If you're seeing this message, it means we're having trouble loading external resources on our website.

If you're behind a web filter, please make sure that the domains *.kastatic.org and *.kasandbox.org are unblocked.

## Algebra 1

### Course: Algebra 1>Unit 9

Lesson 3: Introduction to geometric sequences

# Intro to geometric sequences

Sal introduces geometric sequences and their main features, the initial term and the common ratio. Created by Sal Khan.

## Want to join the conversation?

• Can anyone explain to me why the geometric sequence follows the basic structure of an exponential function `[f(x) = a * r^x]` and why the arithmetic sequence follows the structure of a linear function `[f(x) = mx + b]`? I get that they are similar concepts but this intrigues me and I would like to understand the reasons behind this similarity. Thanks in advance. • The sequences are in fact linear and exponential functions, but with the domain restricted to positive integers.

The "standard form" of arithmetic sequences, "a(i) = a(1) + d(i-1)", as a function in the xy plane would be "f(x) = m(x-1) + b", where b = a(1) and m = d; which is a shift to the right by one unit of "f(x) = mx + b". This is because the common difference is not added to the first term in this sequence, while in "y = mx + b", m is added to f(x) at x = 1. When the sequence is given as "a(j) = a(1) + dj" (i.e. the common difference is added to the first term) it translates directly to "y = mx + b" with y = 0*x + b when x=0).
Similarly, the 1st term of a geometric sequence is in general independent of the common ratio. So the formula should be "a(i) = a(1)*r(i-1)" (shifted to the right), whereas as a function of real numbers an exponential is "y = (initial value)*r^x"

(Good question).
• Wouldn't the first table be incorrect ( in terms of the jump).
On the second jump, you would do 0.6 times 120 + 120 because 120 is the jump and, 06 times 120 is after the bounce? • Geometric sequences differ from arithmetic sequences. In geometric sequences, to get from one term to another, you multiply, not add. So if the first term is 120, and the "distance" (number to multiply other number by) is 0.6, the second term would be 72, the third would be 43.2, and so on.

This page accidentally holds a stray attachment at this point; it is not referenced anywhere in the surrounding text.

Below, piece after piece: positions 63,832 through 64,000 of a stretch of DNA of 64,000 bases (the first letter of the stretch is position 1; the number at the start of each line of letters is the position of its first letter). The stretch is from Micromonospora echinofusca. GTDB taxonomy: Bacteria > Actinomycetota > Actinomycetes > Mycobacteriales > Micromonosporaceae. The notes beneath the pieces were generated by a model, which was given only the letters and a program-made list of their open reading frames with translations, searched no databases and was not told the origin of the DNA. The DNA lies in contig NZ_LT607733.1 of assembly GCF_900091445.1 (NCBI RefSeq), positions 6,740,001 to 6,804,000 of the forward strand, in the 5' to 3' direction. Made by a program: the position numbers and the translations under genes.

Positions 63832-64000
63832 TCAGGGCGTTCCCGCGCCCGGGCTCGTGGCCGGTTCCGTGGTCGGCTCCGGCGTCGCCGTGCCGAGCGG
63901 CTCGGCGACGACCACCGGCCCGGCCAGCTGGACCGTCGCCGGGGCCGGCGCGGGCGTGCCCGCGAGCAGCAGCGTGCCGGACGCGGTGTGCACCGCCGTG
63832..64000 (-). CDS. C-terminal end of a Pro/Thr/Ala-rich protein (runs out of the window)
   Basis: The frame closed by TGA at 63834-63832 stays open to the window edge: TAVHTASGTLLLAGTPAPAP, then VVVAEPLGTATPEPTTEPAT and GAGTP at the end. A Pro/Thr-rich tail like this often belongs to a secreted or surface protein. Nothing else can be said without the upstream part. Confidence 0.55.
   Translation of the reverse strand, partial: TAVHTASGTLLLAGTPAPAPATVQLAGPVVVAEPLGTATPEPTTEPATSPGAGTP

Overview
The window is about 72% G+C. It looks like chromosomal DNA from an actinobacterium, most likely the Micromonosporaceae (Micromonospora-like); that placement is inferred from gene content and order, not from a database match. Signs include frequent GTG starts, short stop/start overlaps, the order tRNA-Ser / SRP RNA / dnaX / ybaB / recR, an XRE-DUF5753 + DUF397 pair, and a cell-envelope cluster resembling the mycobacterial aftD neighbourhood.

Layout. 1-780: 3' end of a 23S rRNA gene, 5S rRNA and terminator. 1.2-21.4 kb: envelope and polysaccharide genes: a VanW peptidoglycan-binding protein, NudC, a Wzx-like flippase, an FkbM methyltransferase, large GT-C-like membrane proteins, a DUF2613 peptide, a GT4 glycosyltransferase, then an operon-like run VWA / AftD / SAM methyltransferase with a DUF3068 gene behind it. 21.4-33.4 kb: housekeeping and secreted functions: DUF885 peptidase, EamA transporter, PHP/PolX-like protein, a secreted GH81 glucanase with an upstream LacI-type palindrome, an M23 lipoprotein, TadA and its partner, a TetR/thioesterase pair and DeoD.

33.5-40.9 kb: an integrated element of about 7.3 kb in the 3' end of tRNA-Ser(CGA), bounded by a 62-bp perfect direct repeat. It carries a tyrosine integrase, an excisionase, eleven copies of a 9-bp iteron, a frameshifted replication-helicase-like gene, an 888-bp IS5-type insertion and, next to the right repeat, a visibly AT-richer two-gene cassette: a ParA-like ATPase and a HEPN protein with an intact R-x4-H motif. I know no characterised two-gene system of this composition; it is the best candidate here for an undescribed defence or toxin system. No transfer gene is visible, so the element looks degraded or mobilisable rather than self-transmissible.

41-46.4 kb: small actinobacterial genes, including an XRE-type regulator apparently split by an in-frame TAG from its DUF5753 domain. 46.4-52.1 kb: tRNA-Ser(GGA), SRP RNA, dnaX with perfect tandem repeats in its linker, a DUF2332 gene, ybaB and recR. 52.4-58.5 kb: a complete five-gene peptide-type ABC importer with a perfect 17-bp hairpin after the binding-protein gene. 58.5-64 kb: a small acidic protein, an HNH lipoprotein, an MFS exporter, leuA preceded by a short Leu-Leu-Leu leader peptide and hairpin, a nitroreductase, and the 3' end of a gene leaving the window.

• Sal, I'm more confused than when I started. This video is convoluted. • every sequence usually begins with "a1", why we can't begin with "a0" ? I studied the definition of the sequences as functions, that says a sequence is a function with the positive integer as your domain, and the real numbers as your counter domain. Why we can't use the 0 in this domain too? • You will find that sequences don't always start with a(1). Back here where math is simpler, we do often talk about a(1) as the first item.
It is really a semantics thing. If you mean that the a(1) is your first term, then you cannot have a zero term. Our terms are discrete.
However, you can define your first term as a(0) in the same way that in a computer array, the first element is the 0th item. It is usually easier for humans to keep track if the first item is called the n = 1 item.
When we use sequences to match or model actual occurrences, it can get pretty interesting. In the case that Sal is modeling, the first thing that happens is slightly different, so we call it "0"

Whichever way you start numbering, it is always important to check that your formula for the sequence actually ends up with the sequence that you want. If you start at a(1), you will usually need to have your exponent as the expression `n-1` to match the sequence that you are given.
On the other hand, if your sequence starts with a(0), you will often find your exponent needs to be `n` in order for your initial value to be correct for building the sequence you want.
• Why did we start at zero bounces instead of 1. In arithmetic we start at 1? • Yeah, I would say Sal overthought it a bit...

Obviously, there's only one jump and the first bounce has to occur after that jump.

– – –

So, after her initial (and only) jump Anne reaches a point where the bungee rope will cease extending and start retracting, which I would say counts as her 1st bounce.
At this point the bungee rope measures a length of 120 ft.

Then she is pulled upwards for a couple of seconds until gravity again gets the upper hand and pulls her down to her 2nd bounce, at which point the length of the rope is 60% of the length it measured at the previous bounce, i.e. 120 × 0.6 = 72 ft.

Then at her 3rd bounce, the length of the rope would be
120 × 0.6² = 43.2 ft.

Following the same logic, the length of the rope at Anne's 12th bounce would be 120 × 0.6¹¹ ≈ 0.435 ft.
• At sal multiplies 90 by -1/3. Why is it only mulitplication in geometric sequences but not divison? • when Sal introduced "n", why was it introduced? and does the letter stand for something? I got lost once that "n" was introduced. • n is the placement number or position of the term you want to find. The first term is always n=1, the second term is n=2, the third term is n=3 and so on. Therefore, this is not the value of the term itself but instead the place it has in the geometric sequence.

Saying "the nth term" means you can calculate the value in position n, allowing you to find any number in the sequence. You use n in the general formula of a geometric sequence and replace it with a number when you want to find the term in a certain position.

For example, if you have the general formula Un = 100 x (2)^n-1, you can use this to find any number in the sequence.

U1 is the first term and U1 = 100 x (2)^1-1 = 100 x (2)^0 = 100 x 1 = 100
U14 is the fourteenth term and U14 = 100 x (2)^14-1 = 100 x (2)^13 = 819200

Hope this helps!